Creative producer and co-founder of Duna Films, Théo Grainzevelles, uses video to encourage climate action. He plays a key role at COP27 and broadcasts the negotiations around the world.
Théo Grainzevelles (Geographie 2015) knows it’s the right thing to do. “We are facing a climate emergency,” he says. “If people don’t understand that, then there is no more planet. That’s why I make these films.”
In a digital age, Théo recognizes the power of film. As co-founder of Duna Films, an impact-driven film company focused on global environmental and social issues, he is able to inspire change in audiences around the world.
He speaks to us from COP27, where Théo and his team are based in the Innovation Zone – a hub for the exchange of ideas in the public and private sectors – producing films, content and shows that are streamed live around the world.
They film and interview key political stakeholders at the conference, including former Prime Minister Boris Johnson, former United Nations Secretary-General Ban Ki-moon and Intergovernmental Panel on Climate Change Chair Hoesung Lee.
Duna Films produces content that will have a positive impact – such as B. A recent clean air campaign with World Athletics
Théo points to the conference behind him. “There are so many individuals and companies here trying to drive climate change. And that gives me hope.”
His own desire to avert the climate crisis distinguished him in the film industry. Uninspired by the day-to-day projects of his role as a communications professional, a campaign in Portugal caught his imagination. “It was a restoration project called The Dune Project. We were out there creating something that would make a difference – and it did for me.
“It was the reach of seeing the impact the film can have. That got me hooked.”
Théo founded Duna Films together with Matilda Thompson (Film and Photography 2014), a colleague from Leeds, where they combined their film background with Théo’s environmental expertise. “My understanding and appreciation of the scale of the climate crisis was developed in Leeds. It gave me the foundation and passion for it, and that expertise is key when it comes to directing and producing a narrative on technical issues – such as carbon credits.”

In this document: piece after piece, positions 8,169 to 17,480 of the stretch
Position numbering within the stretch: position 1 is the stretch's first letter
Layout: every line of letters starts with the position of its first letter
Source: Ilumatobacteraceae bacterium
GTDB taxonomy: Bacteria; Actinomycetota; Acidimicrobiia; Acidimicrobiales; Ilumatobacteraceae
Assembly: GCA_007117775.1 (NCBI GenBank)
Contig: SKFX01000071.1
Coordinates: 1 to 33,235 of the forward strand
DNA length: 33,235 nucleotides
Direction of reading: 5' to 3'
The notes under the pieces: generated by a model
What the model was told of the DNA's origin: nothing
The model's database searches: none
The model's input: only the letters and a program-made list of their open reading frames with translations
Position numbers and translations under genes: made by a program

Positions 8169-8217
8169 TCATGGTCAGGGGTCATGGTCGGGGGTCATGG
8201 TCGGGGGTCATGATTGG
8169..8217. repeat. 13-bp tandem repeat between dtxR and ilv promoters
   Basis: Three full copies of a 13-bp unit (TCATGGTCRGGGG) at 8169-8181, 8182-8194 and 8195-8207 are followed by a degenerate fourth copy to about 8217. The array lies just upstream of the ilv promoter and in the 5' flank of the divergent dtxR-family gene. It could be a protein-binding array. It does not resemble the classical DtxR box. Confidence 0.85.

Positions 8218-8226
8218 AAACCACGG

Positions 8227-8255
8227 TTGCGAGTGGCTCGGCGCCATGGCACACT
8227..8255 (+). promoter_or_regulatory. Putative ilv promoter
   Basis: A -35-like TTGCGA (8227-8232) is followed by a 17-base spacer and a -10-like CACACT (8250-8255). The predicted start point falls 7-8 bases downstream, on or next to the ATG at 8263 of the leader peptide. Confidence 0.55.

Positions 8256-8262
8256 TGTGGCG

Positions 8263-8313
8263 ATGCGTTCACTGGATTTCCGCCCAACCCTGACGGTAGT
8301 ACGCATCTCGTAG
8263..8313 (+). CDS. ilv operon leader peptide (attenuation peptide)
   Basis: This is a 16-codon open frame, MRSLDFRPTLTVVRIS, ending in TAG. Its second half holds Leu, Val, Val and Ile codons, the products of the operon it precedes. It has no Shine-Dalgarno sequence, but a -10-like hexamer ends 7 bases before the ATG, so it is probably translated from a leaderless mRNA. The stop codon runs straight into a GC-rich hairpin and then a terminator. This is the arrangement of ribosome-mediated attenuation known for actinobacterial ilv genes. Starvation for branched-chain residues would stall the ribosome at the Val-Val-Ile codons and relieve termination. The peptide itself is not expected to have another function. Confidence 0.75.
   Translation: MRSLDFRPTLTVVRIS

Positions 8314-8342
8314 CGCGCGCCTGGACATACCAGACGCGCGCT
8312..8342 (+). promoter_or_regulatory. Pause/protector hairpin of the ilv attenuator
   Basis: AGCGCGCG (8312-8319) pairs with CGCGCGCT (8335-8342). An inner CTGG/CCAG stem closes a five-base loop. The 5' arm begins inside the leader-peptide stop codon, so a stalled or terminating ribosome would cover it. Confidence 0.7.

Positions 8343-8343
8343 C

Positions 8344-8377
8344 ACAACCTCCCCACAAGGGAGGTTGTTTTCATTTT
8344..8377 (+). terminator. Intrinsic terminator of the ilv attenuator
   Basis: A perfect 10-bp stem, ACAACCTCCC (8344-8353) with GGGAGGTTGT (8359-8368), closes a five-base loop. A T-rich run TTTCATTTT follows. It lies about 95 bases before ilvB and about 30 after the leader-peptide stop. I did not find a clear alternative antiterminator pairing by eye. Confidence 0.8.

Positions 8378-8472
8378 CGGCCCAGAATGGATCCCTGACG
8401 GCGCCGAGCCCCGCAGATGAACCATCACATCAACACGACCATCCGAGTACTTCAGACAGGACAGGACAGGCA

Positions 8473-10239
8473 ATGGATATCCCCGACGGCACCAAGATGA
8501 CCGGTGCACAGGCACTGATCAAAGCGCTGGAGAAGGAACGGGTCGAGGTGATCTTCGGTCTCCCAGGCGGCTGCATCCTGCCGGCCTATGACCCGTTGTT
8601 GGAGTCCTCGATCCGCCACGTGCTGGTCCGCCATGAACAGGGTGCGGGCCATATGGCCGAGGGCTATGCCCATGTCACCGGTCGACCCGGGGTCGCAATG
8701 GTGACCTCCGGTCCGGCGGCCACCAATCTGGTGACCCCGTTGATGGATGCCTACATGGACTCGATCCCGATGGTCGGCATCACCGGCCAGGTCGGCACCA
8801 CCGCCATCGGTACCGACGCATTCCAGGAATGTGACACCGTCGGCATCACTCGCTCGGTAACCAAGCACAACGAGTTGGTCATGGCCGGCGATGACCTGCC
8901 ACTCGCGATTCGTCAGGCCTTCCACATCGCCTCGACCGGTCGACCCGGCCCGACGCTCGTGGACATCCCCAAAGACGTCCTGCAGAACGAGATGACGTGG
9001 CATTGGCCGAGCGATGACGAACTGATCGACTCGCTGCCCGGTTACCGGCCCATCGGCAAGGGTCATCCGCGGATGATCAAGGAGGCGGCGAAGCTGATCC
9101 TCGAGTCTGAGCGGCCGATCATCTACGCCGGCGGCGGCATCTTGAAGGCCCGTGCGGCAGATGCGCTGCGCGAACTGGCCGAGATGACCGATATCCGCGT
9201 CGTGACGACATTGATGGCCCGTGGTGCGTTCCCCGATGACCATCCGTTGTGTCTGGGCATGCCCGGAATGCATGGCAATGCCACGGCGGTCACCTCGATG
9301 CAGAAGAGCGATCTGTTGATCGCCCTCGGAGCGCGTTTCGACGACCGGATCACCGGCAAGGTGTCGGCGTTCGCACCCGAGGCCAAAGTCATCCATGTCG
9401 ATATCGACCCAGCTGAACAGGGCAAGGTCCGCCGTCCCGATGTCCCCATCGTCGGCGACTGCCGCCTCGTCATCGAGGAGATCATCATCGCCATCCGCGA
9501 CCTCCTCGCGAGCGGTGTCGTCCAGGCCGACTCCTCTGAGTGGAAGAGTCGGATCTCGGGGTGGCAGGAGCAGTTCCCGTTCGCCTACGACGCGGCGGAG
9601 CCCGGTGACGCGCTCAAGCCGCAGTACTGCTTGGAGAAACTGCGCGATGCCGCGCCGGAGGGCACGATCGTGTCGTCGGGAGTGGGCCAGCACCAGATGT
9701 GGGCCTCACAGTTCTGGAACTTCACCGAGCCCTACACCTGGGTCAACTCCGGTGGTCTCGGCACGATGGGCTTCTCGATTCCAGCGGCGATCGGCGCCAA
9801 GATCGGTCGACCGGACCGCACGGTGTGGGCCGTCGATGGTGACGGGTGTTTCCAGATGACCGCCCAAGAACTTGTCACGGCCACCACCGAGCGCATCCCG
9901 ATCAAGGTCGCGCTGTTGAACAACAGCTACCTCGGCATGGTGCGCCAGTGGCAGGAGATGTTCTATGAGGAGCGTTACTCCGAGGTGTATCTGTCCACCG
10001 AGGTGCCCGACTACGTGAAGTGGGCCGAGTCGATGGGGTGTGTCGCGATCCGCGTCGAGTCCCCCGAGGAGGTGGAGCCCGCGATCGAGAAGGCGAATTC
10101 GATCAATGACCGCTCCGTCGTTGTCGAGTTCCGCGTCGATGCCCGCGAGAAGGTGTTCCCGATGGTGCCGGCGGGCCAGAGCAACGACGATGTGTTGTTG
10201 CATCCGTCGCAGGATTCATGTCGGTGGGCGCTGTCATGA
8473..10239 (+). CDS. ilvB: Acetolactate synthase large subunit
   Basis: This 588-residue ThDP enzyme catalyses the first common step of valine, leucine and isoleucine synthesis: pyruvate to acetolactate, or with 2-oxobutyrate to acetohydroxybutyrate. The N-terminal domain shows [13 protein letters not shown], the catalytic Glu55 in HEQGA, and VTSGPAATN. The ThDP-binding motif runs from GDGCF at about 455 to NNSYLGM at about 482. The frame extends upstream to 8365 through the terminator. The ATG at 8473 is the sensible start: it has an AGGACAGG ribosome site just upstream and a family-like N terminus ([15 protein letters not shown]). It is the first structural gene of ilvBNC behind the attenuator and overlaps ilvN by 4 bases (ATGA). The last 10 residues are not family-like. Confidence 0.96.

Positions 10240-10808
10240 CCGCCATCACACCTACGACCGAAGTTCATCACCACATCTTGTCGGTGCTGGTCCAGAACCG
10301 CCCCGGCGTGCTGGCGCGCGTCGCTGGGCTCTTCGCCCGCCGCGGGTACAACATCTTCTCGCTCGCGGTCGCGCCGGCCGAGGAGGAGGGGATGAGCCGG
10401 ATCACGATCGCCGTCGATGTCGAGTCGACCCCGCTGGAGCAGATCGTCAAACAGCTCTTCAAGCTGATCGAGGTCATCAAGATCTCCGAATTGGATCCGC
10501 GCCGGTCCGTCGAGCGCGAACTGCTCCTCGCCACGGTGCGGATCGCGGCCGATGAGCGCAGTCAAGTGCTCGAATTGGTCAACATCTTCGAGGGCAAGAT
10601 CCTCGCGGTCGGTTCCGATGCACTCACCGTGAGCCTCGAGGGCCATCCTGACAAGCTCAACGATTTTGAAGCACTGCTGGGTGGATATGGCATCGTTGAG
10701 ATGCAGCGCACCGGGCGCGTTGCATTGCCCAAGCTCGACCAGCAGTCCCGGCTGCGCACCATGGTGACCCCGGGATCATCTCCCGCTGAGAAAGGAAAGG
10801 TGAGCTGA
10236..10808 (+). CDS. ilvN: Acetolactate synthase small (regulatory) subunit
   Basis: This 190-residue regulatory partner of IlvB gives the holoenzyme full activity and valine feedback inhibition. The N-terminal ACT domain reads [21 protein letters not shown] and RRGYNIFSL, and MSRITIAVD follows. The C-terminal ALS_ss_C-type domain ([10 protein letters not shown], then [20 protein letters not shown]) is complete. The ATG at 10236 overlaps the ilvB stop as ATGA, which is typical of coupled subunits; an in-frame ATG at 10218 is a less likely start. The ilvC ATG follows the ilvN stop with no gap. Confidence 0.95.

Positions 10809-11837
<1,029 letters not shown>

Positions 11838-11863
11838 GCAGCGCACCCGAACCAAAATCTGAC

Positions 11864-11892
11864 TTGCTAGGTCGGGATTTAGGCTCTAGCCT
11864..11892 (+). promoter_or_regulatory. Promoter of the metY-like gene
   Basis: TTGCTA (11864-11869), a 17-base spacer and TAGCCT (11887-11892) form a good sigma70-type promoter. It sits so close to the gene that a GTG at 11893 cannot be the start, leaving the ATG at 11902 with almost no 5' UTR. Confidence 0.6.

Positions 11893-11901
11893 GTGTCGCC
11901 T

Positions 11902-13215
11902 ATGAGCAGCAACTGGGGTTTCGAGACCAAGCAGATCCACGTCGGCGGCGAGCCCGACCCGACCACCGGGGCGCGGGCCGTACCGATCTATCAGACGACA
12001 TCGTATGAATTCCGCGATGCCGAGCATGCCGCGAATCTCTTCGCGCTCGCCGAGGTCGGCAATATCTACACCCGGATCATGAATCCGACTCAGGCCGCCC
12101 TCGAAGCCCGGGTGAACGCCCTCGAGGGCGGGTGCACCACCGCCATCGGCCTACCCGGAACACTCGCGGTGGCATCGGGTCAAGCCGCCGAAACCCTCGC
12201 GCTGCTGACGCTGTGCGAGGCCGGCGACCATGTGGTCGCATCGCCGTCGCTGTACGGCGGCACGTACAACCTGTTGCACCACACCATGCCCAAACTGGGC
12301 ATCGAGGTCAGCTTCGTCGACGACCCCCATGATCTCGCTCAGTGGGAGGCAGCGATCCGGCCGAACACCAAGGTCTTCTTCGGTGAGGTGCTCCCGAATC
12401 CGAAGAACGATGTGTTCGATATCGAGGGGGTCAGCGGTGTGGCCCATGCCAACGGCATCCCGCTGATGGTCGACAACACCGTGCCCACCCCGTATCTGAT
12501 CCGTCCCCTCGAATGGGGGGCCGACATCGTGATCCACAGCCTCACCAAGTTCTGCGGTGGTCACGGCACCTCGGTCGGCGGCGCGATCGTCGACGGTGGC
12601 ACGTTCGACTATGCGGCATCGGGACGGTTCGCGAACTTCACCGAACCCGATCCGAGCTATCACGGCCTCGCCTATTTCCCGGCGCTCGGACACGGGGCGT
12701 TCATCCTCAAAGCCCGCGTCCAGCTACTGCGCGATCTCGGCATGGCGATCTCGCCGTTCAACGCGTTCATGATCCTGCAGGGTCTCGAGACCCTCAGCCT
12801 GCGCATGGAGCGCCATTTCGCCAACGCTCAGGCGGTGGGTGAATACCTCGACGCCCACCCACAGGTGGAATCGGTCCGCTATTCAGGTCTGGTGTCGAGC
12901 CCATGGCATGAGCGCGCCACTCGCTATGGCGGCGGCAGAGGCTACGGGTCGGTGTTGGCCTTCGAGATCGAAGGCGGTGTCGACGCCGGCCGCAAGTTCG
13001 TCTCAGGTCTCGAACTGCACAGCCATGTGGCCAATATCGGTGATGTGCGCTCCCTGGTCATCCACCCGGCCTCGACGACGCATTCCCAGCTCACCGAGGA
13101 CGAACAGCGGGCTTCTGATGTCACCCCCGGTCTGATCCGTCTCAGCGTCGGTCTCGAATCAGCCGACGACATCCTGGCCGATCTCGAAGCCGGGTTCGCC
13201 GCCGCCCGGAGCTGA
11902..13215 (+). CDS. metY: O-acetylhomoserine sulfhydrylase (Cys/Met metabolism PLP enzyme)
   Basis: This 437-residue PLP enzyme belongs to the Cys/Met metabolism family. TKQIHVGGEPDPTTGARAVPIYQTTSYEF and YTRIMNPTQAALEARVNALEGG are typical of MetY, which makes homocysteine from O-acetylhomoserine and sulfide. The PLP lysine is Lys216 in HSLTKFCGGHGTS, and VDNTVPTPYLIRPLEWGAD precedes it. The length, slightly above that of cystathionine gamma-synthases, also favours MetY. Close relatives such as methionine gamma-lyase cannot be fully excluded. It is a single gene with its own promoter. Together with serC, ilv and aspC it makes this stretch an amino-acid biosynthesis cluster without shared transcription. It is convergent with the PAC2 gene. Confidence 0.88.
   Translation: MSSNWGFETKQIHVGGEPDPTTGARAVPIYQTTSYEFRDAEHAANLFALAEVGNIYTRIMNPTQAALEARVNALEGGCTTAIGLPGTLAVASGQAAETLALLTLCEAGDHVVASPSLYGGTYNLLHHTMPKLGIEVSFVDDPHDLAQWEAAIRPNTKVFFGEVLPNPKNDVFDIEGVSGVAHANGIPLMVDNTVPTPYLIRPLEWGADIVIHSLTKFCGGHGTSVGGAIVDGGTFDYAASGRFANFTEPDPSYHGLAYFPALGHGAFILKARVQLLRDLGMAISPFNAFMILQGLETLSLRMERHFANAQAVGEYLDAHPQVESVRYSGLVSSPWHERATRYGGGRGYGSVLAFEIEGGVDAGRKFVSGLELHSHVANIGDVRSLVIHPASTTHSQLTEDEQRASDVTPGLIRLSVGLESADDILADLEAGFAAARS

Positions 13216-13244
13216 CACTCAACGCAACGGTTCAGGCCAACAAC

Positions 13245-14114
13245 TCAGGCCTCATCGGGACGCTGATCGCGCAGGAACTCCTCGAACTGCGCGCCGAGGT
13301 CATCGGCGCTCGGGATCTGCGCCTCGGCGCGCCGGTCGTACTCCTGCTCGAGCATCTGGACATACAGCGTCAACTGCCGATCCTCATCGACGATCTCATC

In the beginning, Théo and Matilda’s niche focus presented a challenge. For a start-up film company in a highly competitive environment, the desire to work with the ‘right’ clients – rather than aiming for profit – was never easy: “It was a learning curve . We needed to generate revenue, but we also wanted to work on projects that fit our ethos.”
Despite the added barrier, Théo is unwavering when it comes to this ethos – it’s all about positive impact. “If it doesn’t work socially or ecologically, we don’t work with a customer. The positive effect always comes first.”
And the team also follows these principles when filming. They reduce emissions by employing local videographers and businesses wherever possible, eliminating the need for travel. They aim to use electric vehicles in production and do not use diesel generators.
The results produced are often used to raise awareness, and recent projects include films about children with cancer, a clean air campaign with World Athletics, and a project focused on using the ocean as a tool to support mental health – with double that Benefit from emphasizing the need to protect our seas.
Perhaps her most far-reaching work to date has been the introductory film for Glasgow Breakthroughs, a film that opened the COP26 conference for delegates and set the framework for the event. Developed for world leaders, the film was an opportunity to inspire action in the highest positions of power.
The film Glasgow Breakthroughs opened the COP26 conference and provided an opportunity to inspire world leaders
At COP27, Théo and the Duna team will once again play a role and Théo has no illusions about the challenges ahead: “I don’t think the representation is right here anymore. Coming to the COP is expensive, so indigenous communities and African nations – those on the front lines of fighting the climate crisis – cannot afford it. That’s a problem. We need everyone here and together to help nature keep 1.5 degrees warming within reach.”
But despite the problems, there is reason for hope. “I’ve seen all the work people are doing here and all the organizations doing the right things.
“Our films play their part in this. We highlight the amazing things people are doing to fight it. It’s inspiring to see and we’re showing that others can too.
“The general public will not always read the dense scientific documentation. But they do respond to movies — through social media, an event, an ad. We can inspire change and that motivates me.”
Learn more about Duna Films
Find out more about the university’s role in COP27.
For further details please contact Ed Newbould, Digital Communications Officer, University of Leeds at email@example.com.